Businesses in Bristol see spring reshuffling

BRISTOL — As the weather is warming up, so too is the Bristol business scene.
Among the many recent developments in the county’s second largest town are an ownership change at the Almost Home Market on North Street, a new ice cream shop set to move in on Main Street and new landlords for the old Bristol High School building, which houses a number of prominent businesses.
After close to a decade running the Almost Home Market, Beth Newman-Place and Linda Hanson just sold the business they founded. But new owners Beth Marr of Vergennes and Gary Smith of Bristol have told old customers not to worry; they say the market won’t change too much.
“We’re going to try to add to it and not change what’s been so successful,” Marr said late last week. “It’s just been two weeks and a few days. We haven’t had much time, but we’ll increase our offerings.”
The planned new offerings include a cooler full of fresh meats and fish, a larger selection of housewares and beer, and expanded business hours — the store will now be open seven days a week. Marr, who grew up in the South, also plans to incorporate some Southern and Cajun favorites into the menu.
Marr and Smith grew close while working at the Basin Harbor Club, where they coordinated weddings and conferences together. Looking to take on a business venture of their own, they jumped at the opportunity to take over Almost Home when they heard it was up for sale.
“We were both looking for a big change in our lives and we love the look and feel of the store,” said Marr. “It has loyal clientele and it seemed like a no-brainer. We’ve both been in the hospitality industry for years and years and years so it seemed like a good fit.”
Smith will oversee most of the kitchen work, and Marr encourages customers to seek his advice when it comes to wine and beer pairings.
In Bristol business developments:
•  Doug Mack and Linda Harmon, owners of Mary’s Inn at Baldwin Creek, are opening a gourmet ice cream shop at 11 Main St., which was formerly occupied by Greetings and, incidentally, was the spot where Mary’s first opened for business. Carol Wells, director of the Bristol Downtown Community Partnership, said they plan to open in May. Neither Mack nor Harmon were available to comment, since they closed Mary’s last week and part of this week for spring vacation.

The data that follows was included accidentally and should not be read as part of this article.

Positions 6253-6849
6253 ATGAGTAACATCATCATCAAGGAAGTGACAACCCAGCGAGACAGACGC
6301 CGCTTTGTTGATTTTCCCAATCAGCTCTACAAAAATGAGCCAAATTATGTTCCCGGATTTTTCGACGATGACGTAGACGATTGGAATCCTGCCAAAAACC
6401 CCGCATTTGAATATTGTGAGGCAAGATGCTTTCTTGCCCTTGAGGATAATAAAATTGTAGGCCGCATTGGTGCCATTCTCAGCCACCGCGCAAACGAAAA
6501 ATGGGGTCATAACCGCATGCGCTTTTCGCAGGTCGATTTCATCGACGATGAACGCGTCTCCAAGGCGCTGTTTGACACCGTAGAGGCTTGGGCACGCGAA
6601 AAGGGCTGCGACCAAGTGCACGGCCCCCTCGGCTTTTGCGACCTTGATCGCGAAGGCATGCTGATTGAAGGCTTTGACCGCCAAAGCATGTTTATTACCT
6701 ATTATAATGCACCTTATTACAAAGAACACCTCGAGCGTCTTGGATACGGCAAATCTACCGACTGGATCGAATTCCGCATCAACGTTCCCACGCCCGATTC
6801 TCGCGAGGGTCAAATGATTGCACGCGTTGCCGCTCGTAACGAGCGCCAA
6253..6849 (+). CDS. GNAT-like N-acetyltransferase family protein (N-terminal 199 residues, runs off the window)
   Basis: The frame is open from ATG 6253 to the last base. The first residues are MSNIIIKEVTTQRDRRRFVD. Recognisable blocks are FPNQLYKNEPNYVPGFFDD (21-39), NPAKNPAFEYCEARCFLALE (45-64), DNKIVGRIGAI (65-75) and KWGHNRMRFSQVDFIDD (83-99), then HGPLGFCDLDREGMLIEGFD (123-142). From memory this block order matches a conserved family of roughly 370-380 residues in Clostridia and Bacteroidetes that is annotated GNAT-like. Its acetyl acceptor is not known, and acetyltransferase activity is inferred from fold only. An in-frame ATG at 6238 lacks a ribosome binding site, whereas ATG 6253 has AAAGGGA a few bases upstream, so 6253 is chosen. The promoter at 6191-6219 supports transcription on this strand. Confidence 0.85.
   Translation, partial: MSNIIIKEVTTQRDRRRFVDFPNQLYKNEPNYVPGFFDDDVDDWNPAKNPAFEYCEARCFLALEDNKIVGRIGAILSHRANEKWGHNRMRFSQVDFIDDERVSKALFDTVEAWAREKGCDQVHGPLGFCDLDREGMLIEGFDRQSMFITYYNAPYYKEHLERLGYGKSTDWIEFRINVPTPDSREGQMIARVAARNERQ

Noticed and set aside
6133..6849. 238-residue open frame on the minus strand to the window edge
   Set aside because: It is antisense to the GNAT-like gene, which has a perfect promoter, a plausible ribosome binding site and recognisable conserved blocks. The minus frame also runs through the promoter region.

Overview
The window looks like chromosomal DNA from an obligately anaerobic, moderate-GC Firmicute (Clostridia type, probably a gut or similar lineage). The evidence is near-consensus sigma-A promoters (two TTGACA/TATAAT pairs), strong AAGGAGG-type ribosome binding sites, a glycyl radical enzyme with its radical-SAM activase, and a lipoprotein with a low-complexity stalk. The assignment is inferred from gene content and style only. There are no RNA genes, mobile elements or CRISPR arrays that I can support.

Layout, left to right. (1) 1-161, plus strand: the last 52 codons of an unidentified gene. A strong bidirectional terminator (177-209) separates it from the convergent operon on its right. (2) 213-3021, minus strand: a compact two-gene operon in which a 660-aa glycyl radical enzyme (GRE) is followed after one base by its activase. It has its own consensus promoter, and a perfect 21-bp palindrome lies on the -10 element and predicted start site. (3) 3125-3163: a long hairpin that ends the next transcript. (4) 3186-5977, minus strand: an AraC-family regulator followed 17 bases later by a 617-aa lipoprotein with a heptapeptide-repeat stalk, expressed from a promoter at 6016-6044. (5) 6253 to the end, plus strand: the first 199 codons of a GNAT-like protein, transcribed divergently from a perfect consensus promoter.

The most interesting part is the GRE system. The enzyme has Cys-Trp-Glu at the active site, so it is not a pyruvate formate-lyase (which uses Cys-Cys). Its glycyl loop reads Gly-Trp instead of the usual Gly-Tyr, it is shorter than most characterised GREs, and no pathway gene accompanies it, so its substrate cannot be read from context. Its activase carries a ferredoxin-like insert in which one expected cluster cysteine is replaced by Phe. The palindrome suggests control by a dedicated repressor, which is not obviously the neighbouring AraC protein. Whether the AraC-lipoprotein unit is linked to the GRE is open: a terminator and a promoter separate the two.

•  Wells and her husband, Tom, a lawyer and former chair of the Bristol Planning Commission, acquired the old Bristol High School building last month from EPJ Properties LLC. The building is home to Bristol Heath and Fitness, Vermont Family Forests, Optimal Energy and a number of alternative health clinics.
Wells said there were no big plans for the space.
“The intent is to maintain it as landlords,” she said.
•  Wells is also organizing an antiques cooperative where numerous antique vendors sell goods in the same space. She’s hoping to get anyone interested on board and on the same page. In the next week, she plans to hold a meeting in Bristol with interested parties. Anyone who is interested is encouraged to call Wells at 802-453-7378.
“My goal is to get this up and going by this summer,” she said.
•  A Quiznos fast food restaurant will also move into town in May. The sandwich franchise will set up shop in Champlain Farms gas station on Main Street.
David Simendinger — President of Wesco Inc., which owns Champlain Farms — said the Bristol Champlain Farms is the second in the state to get a Quiznos. The first one opened in downtown Burlington, and Simendinger plans to open Quiznos in Champlain Farms locations across the state, like Colchester, Waterbury and Northfield, among others.
•  On the unfortunate side of Bristol business happenings, Forand’s Auto Supply is closing after roughly two years of operation.
Owner Eric Forand explained why.
“To be competitive in this market segment we would need to carry twice as much inventory as we were carrying,” he said. “Given the current economic environment we were not willing to make that capital investment.”
He said that he’s open to selling the business, but does not currently have any buyers.
“We are in the process of closing the store down, which should be done by the end of the month,” he said.
Also, Wells said that a prospective outdoor gear shop eyed for the spot previously occupied by the Village Corner Store will not get off the ground this year, if ever.
Reporter Andrew Stein is at [email protected].

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